Seventh Sunday of Easter
June 1, 2014

“Glorious Suffering” (1 Peter 4:12-19; 5:6-11; John 17:1-11)

Have you ever heard of the term “oxymoron”? An oxymoron is when you have two words placed next to each other in a phrase, but they really don’t belong together. For example, “jumbo shrimp.” “Jumbo” and “shrimp” would seem to be self-contradictory terms. Another oxymoron: “Rap music.” The two ideas don’t go together. Or this one, speaking as someone coming from Chicago: “St. Louis pizza.” Sorry, I couldn’t help it.

Well, a couple of our readings today seem to have an oxymoron going on, two self-contradictory ideas being placed right next to each other. In both the Epistle reading and the Holy Gospel, we find the idea of “glory” paired up with the idea of “suffering.” “Glory” and “suffering”? Those two don’t seem to go together. But in the Christian phrasebook, maybe they do. And so our theme this morning: “Glorious Suffering.”


Published in: on June 1, 2014 at 2:08 pm  Leave a Comment  
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“Baptized, Saved, and Ready to Speak” (1 Peter 3:13-22)

Sixth Sunday of Easter
May 25, 2014

“Baptized, Saved, and Ready to Speak” (1 Peter 3:13-22)

Are you ready? Let me ask you again: Are you ready? And you say, “Ready for what? Ready to do what?” So I say, “Ready to speak.” “Ready to speak about what?” Are you ready to speak about the hope that you have as a Christian? If someone were to ask you about your Christian faith, about your hope, would you be ready to answer? That’s the situation that St. Peter addresses in our text for today, the Epistle reading from 1 Peter 3. There Peter encourages the Christians hearing his letter, and he encourages us, to always be prepared “to make a defense to anyone who asks you for a reason for the hope that is in you.” And he does this, not by hammering them over the head, but rather by reminding them of who they are in Christ. Thus our theme for today: “Baptized, Saved, and Ready to Speak.”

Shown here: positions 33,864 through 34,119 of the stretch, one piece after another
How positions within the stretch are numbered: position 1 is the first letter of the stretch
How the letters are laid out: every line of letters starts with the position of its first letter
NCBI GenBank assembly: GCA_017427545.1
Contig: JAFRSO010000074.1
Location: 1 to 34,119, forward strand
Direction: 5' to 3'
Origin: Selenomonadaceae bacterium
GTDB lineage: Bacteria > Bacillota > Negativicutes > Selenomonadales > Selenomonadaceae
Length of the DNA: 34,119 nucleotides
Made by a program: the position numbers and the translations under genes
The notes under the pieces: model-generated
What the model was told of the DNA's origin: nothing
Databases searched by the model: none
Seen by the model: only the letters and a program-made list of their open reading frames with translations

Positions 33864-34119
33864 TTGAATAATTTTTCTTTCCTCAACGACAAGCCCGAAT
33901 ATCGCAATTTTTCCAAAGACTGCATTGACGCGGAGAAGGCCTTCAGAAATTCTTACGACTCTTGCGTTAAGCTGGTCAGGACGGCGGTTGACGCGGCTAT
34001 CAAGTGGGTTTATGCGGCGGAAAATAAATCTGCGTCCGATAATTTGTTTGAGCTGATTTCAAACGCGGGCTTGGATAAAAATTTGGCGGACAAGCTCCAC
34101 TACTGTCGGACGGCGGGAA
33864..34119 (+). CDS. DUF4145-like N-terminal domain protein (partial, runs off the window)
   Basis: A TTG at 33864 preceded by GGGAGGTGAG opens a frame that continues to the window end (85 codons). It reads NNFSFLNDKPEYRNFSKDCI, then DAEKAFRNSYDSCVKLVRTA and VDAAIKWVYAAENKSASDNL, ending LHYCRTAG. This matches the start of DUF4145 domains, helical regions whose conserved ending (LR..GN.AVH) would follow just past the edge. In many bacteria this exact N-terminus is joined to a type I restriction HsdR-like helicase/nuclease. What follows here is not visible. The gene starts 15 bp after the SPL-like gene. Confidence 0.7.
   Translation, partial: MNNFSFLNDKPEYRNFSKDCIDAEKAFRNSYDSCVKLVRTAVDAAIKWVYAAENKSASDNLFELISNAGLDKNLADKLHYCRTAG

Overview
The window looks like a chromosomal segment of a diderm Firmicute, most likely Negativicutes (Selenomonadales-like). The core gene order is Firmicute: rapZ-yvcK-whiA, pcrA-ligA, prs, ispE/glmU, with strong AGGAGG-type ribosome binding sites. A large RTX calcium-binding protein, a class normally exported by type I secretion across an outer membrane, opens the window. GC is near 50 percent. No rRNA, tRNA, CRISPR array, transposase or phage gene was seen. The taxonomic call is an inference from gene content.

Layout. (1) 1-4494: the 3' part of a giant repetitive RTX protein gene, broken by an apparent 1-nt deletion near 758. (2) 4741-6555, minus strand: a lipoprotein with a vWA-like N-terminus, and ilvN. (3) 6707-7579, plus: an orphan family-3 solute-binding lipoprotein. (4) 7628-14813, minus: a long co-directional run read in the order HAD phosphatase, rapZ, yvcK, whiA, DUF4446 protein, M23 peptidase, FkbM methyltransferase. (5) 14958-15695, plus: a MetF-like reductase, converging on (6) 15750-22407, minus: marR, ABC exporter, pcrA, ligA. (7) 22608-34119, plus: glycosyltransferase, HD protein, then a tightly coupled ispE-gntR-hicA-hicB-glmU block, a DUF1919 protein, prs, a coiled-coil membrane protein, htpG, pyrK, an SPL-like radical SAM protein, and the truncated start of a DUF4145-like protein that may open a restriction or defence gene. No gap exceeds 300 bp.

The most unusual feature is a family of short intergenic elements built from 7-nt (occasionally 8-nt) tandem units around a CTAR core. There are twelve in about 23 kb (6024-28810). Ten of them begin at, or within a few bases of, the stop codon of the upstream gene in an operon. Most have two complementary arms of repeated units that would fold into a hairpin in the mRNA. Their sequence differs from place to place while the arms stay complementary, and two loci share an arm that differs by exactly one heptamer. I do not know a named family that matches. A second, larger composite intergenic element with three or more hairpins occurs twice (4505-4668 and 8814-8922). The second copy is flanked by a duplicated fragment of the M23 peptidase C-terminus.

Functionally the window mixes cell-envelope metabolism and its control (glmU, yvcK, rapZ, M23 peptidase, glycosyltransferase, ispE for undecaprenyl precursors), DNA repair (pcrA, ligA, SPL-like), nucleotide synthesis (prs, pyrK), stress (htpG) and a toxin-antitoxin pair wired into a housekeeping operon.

Published in: on May 24, 2014 at 6:13 pm  Leave a Comment  
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“Living Stones and a Holy Priesthood” (1 Peter 2:2-10)

Fifth Sunday of Easter
May 18, 2014

“Living Stones and a Holy Priesthood” (1 Peter 2:2-10)

In the Epistle for today, St. Peter compares us Christians to, among other things, “living stones” and a “holy priesthood.” Both of these images are based on things that were realities in the Old Testament for the people of Israel. “Living stones” has to do with the temple, that great building in Jerusalem where the people worshiped, and a “holy priesthood” has to do with the priests who carried out their duties at the temple. “Living stones” and a “holy priesthood.” But these are not just some quaint figures of speech that are stuck in the long ago and far away. No, these images are telling us about living realities for us today, with great relevance for our daily life, both individually for us as Christians and collectively for us as church. And so our theme for this morning: “Living Stones and a Holy Priesthood.”


Published in: on May 18, 2014 at 7:51 pm  Leave a Comment